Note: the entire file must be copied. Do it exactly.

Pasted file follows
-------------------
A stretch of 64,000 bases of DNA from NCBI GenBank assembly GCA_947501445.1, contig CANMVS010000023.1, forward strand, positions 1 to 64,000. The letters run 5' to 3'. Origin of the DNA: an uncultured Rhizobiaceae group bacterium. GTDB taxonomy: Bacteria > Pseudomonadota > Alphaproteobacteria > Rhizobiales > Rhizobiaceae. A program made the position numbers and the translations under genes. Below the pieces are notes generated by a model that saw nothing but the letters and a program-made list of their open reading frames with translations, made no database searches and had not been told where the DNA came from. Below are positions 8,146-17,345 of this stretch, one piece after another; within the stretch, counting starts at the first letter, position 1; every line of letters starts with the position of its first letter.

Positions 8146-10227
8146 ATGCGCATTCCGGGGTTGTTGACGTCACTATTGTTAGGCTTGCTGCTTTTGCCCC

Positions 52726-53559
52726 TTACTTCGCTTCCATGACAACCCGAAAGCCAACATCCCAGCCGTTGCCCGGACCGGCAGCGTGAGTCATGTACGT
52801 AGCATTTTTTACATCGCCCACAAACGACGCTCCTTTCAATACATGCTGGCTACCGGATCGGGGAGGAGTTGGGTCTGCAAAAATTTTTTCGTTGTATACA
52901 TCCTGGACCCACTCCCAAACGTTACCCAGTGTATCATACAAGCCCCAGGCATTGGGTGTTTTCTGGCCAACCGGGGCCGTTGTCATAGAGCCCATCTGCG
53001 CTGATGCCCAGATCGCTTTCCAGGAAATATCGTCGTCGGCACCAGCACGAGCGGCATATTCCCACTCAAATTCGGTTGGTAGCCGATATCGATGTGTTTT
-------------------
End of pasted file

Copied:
A stretch of 64,000 bases of DNA from NCBI GenBank assembly GCA_947501445.1, contig CANMVS010000023.1, forward strand, positions 1 to 64,000. The letters run 5' to 3'. Origin of the DNA: an uncultured Rhizobiaceae group bacterium. GTDB taxonomy: Bacteria > Pseudomonadota > Alphaproteobacteria > Rhizobiales > Rhizobiaceae. A program made the position numbers and the translations under genes. Below the pieces are notes generated by a model that saw nothing but the letters and a program-made list of their open reading frames with translations, made no database searches and had not been told where the DNA came from. Below are positions 8,146-17,345 of this stretch, one piece after another; within the stretch, counting starts at the first letter, position 1; every line of letters starts with the position of its first letter.

Positions 8146-10227
8146 ATGCGCATTCCGGGGTTGTTGACGTCACTATTGTTAGGCTTGCTGCTTTTGCCCC

Positions 52726-53559
52726 TTACTTCGCTTCCATGACAACCCGAAAGCCAACATCCCAGCCGTTGCCCGGACCGGCAGCGTGAGTCATGTACGT
52801 AGCATTTTTTACATCGCCCACAAACGACGCTCCTTTCAATACATGCTGGCTACCGGATCGGGGAGGAGTTGGGTCTGCAAAAATTTTTTCGTTGTATACA
52901 TCCTGGACCCACTCCCAAACGTTACCCAGTGTATCATACAAGCCCCAGGCATTGGGTGTTTTCTGGCCAACCGGGGCCGTTGTCATAGAGCCCATCTGCG
53001 CTGATGCCCAGATCGCTTTCCAGGAAATATCGTCGTCGGCACCAGCACGAGCGGCATATTCCCACTCAAATTCGGTTGGTAGCCGATATCGATGTGTTTT